Author Topic: Singers with versatile voices  (Read 393 times)

Singers with versatile voices
« on: October 12, 2018, 12:15:28 PM »
Having revisited a load of Cocteau Twins stuff after a thread about them on here I started thinking about how versatile Liz Fraser is as a singer, she has her sharp forceful tones, swooping operatic stuff, soft lilting ethereal stuff etc. Some other people who can run a whole gamut of sounds like Devin Townshend and Mike Patton are also high on my list of admired vocalists.

Obviously there are loads more out there and this thread is for nominations so let's be having them..

Re: Singers with versatile voices
« Reply #1 on: October 12, 2018, 12:23:11 PM »
When I were a wee lad in my mum's car we used to listen to a lot of Eurythmics. I remember hearing Annie Lennox's cover of the 1930s song Keep Young and Beautiful and being amazed that it was the same lady from Eurythmics.

"Yes," said my mum, "she's very versatile." And that's how I learnt the word "versatile".

Now the most remarkable thing about that song to me is how obviously fake and ghastly all the sounds are.

Re: Singers with versatile voices
« Reply #2 on: October 12, 2018, 03:37:23 PM »
Avey Tare.

Re: Singers with versatile voices
« Reply #3 on: October 12, 2018, 03:40:13 PM »
Can I be the fIrst to say Diamanda Galas?

Fifty two octaves. From sub-bass to sonar.

Twed

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Re: Singers with versatile voices
« Reply #4 on: October 12, 2018, 03:42:20 PM »
"Yes," said my mum, "she's very versatile." And that's how I learnt the word "versatile".
Bollocks did you. You learned it from Birds Eye Potato Waffles.

Re: Singers with versatile voices
« Reply #5 on: October 12, 2018, 03:48:15 PM »
Bollocks did you. You learned it from Birds Eye Potato Waffles.

No his mum did. What she actually said was "Yes. She's waffley versatile"

Claude the Racecar Driving Rockstar Super Sleuth

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Re: Singers with versatile voices
« Reply #6 on: October 12, 2018, 04:25:51 PM »
Nick Oliveri, nasty piece of work though he might be. For a long time, I thought he only did the screechy songs on QOTSA records. Then I saw a live video of them and realised that he was also responsible for some of the more crooning vocals that I'd previously thought were sung by Josh Homme.

NoSleep

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Re: Singers with versatile voices
« Reply #7 on: October 12, 2018, 04:46:47 PM »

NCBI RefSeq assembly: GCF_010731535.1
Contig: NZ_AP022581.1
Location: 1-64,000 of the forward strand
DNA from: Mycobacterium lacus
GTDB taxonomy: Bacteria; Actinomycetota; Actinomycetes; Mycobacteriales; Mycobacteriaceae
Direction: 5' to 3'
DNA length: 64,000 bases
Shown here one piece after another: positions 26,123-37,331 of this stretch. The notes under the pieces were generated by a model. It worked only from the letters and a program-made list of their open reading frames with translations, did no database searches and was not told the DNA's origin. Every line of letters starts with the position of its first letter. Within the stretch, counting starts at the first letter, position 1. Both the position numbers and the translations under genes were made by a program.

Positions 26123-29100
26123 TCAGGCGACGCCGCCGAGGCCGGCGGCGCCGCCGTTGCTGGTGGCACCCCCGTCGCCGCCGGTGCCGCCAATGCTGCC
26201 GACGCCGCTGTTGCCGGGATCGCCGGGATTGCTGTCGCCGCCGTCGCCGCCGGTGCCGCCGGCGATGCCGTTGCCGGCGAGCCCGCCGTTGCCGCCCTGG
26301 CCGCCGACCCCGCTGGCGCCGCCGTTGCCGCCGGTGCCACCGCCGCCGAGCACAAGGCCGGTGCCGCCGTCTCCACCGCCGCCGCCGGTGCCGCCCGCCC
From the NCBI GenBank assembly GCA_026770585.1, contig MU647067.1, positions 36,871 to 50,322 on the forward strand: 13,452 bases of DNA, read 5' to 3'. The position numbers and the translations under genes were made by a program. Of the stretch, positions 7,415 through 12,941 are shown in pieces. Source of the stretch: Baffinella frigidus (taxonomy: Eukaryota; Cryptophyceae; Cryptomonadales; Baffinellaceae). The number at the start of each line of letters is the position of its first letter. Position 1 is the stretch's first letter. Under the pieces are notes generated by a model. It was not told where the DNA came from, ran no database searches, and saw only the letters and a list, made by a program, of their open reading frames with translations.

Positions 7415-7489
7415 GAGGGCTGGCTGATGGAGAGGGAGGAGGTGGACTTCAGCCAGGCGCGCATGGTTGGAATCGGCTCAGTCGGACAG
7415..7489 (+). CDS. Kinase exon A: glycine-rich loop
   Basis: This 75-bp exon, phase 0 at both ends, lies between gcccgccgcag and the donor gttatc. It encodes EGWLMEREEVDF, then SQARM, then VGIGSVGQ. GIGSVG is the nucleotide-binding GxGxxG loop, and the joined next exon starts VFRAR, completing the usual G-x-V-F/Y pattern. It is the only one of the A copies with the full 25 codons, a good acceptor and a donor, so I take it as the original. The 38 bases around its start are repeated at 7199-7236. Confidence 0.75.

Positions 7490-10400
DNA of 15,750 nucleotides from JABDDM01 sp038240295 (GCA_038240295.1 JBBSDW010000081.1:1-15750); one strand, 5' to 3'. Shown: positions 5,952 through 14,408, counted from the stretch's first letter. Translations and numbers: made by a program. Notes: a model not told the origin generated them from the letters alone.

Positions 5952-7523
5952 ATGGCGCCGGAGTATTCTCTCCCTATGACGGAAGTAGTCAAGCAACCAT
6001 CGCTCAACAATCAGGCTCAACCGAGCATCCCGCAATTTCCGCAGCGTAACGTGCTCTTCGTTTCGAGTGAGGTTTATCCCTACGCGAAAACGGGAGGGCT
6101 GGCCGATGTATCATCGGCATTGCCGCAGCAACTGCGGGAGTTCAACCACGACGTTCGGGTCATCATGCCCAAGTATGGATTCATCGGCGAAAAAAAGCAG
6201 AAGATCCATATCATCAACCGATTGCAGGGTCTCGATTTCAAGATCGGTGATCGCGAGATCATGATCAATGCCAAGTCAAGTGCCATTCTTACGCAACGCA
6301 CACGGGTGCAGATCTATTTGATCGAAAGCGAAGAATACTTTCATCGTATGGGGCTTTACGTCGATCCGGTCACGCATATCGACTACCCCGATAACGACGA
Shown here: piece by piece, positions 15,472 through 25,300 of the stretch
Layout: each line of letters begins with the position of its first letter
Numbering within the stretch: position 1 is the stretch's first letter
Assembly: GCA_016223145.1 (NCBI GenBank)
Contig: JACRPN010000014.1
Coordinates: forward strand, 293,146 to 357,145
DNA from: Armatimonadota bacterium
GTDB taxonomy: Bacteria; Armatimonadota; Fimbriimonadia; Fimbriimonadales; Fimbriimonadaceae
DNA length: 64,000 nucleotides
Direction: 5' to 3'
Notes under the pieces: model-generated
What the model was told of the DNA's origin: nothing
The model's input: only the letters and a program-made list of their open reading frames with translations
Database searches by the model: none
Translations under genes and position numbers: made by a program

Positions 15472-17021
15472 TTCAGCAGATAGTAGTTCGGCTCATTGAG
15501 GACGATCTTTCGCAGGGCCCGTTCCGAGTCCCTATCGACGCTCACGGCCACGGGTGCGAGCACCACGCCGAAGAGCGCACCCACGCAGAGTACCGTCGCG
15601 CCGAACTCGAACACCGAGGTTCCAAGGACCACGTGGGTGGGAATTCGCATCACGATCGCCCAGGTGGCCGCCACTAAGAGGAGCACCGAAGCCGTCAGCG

Phil Minton. Whole careers have been forged utilising what Minton might only use for a couple of bars in a single performance.

https://www.youtube.com/watch?v=RyJ3m-vmVN0

Twed

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Re: Singers with versatile voices
« Reply #8 on: October 12, 2018, 05:03:21 PM »
I'd actually say Frank Black. Maybe a controversial suggestion, but he can growl like the best of time, cut a pure tone, and there are songs he sung that I previously thought were Kim because he was so soft and falsetto.

Re: Singers with versatile voices
« Reply #9 on: October 13, 2018, 10:23:00 AM »
I seem to make the same contribution to every thread, but there's not many singers more versatile than Todd Rundgren.
On A Wizard A True Star he sings about 5 different styles and did Gilbert and Sullivan on his next album.

Kane Jones

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Re: Singers with versatile voices
« Reply #10 on: October 13, 2018, 12:10:18 PM »
Cheap Trick’s Robin Zander.

Re: Singers with versatile voices
« Reply #11 on: October 13, 2018, 01:34:02 PM »
I came to say Dave Portner from Animal Collective.

Brundle-Fly

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Re: Singers with versatile voices
« Reply #12 on: October 13, 2018, 03:40:49 PM »
I used to sneer at Joe Longthorne but I really think (although corny patter) this is quite brilliant now. A fascinating character. Apparently, a proper hard gypsy in real life.

https://www.youtube.com/watch?v=dkg1nN8J7ss


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Re: Singers with versatile voices
« Reply #13 on: October 14, 2018, 07:14:55 AM »
As much as I like Frank Black and to a lesser extent Nick Oliveri, I wouldn't exactly call them versatile. Certainly not in the way Mike Patton is, anyway. I mean, the former two pretty much stick to their genres and would struggle outside them whereas that's not an issue for Micky P who has turned his hand voice to everything.

Freddie Mercury is another obvious example - he could convincingly tackle hard rock, ballads, pop, crooning, opera... you name it.

Can I be the fIrst to say Diamanda Galas?

Fifty two octaves. From sub-bass to sonar.

Yeah, that's more the sort of thing I'd class as "versatile" to be honest.